USDA Scientist Makes a Disquieting Observation
Ann Kennedy, a research scientist with the USDA, threw some cold water on a certain segment of the biofuels industry last week with a report suggesting that use of crop residues for producing biofuels could lead to degradation of the soil.
This is not in fact a new finding, and it brings to the fore the larger question as to whether biofuel production on a massive scale is sustainable. Which in turn brings up a yet more crucial question, whether our current system of mechanized agriculture, which is heavily reliant upon fossil fuel based fertilizers, is itself sustainable. If the answer to the second question is no, then surely the answer to the first is no as well, and, if anything, a more resounding no.
Agronomists are divided on the matter. Most believe that the high yields provided by modern agriculture cannot be duplicated in the main by either traditional methods or modern scientifically informed organic agriculture. Until recently I was inclined to side with the majority, but recently I have been reading articles in scientific journals devoted to high yield organic farming, articles which suggest that current production levels can be maintained without extensive use of artificial fertilizers. Most such advanced organic methods are labor intensive, however, and that might militate against their use in biofuel production. Incidentally, most advocates of scientific organic agriculture do not believe that sustainable practices could support the wholesale replacement of petroleum by biofuels.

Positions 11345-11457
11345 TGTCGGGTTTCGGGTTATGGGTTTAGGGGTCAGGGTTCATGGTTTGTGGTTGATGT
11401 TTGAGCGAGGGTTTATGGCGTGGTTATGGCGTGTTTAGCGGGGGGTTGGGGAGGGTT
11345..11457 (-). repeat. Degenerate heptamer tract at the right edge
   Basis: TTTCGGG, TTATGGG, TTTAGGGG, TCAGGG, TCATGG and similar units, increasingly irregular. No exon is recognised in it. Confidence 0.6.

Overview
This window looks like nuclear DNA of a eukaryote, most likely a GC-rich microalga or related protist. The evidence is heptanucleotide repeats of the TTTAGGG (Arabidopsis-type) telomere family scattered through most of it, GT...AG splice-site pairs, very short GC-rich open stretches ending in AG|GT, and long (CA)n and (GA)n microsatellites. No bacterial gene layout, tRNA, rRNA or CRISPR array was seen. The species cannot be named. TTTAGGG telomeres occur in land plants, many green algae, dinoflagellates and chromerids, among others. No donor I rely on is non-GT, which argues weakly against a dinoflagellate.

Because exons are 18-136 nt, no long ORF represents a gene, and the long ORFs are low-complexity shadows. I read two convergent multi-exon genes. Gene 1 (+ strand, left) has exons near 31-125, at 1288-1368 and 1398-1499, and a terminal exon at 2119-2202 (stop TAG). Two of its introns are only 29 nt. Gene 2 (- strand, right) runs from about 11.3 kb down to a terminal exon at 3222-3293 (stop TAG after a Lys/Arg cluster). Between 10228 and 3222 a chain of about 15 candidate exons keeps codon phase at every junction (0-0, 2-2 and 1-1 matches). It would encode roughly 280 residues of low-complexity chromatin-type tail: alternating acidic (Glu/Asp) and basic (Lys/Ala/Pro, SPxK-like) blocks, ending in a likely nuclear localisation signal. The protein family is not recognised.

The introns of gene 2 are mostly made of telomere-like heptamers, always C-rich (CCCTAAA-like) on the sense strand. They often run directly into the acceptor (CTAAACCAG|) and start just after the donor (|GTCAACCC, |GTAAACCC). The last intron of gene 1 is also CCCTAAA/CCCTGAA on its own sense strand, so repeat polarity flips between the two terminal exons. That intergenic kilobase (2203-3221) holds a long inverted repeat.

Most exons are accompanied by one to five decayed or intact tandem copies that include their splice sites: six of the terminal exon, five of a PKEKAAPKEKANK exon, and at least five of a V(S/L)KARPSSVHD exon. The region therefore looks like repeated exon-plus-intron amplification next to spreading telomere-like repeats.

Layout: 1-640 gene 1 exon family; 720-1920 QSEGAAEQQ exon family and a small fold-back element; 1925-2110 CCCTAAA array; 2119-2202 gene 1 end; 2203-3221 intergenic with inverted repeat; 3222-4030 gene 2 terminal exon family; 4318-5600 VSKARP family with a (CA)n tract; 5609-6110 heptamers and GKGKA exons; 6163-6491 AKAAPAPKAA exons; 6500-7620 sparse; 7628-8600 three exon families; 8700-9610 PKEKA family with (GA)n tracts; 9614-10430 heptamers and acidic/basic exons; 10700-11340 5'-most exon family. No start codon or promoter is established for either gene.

On a similar note, the Organization for Economic Co-operation and Development in Paris issued a statement indicating that increased reliance upon biofuels would have little impact in reducing greenhouse gas emissions and therefore should not be encouraged. This follows hard on the heels of many similar findings by various international economic forums in the weeks preceding, and suggests that European nations may be retreating from their wholesale advocacy of biofuels. But if not biofuels, what? Lately I've been detecting stirrings from the enfeebled hydrogen lobby, but in the two years since I wrote my book length hydrogen report and concluded that the hydrogen highway was not apt to be constructed, I've seen only incremental progress in the development of hydrogen generation, transmission, storage, and power plants. As I've indicated in previous articles, I see rising sentiment in favor of electrical vehicles at present, but whether they will soon gain ascendancy in Europe or elsewhere is difficult to predict. If fuel prices can be stabilized even in the eight to ten dollar range, I see the progress of electric cars as slow and halting. The fundamental shortcomings that rendered these designs uncompetitive a hundred years ago have only been ameliorated, not eliminated. And, in any event, the manufacturers of internal combustion engines are fighting back.
The Model Fuels Consortium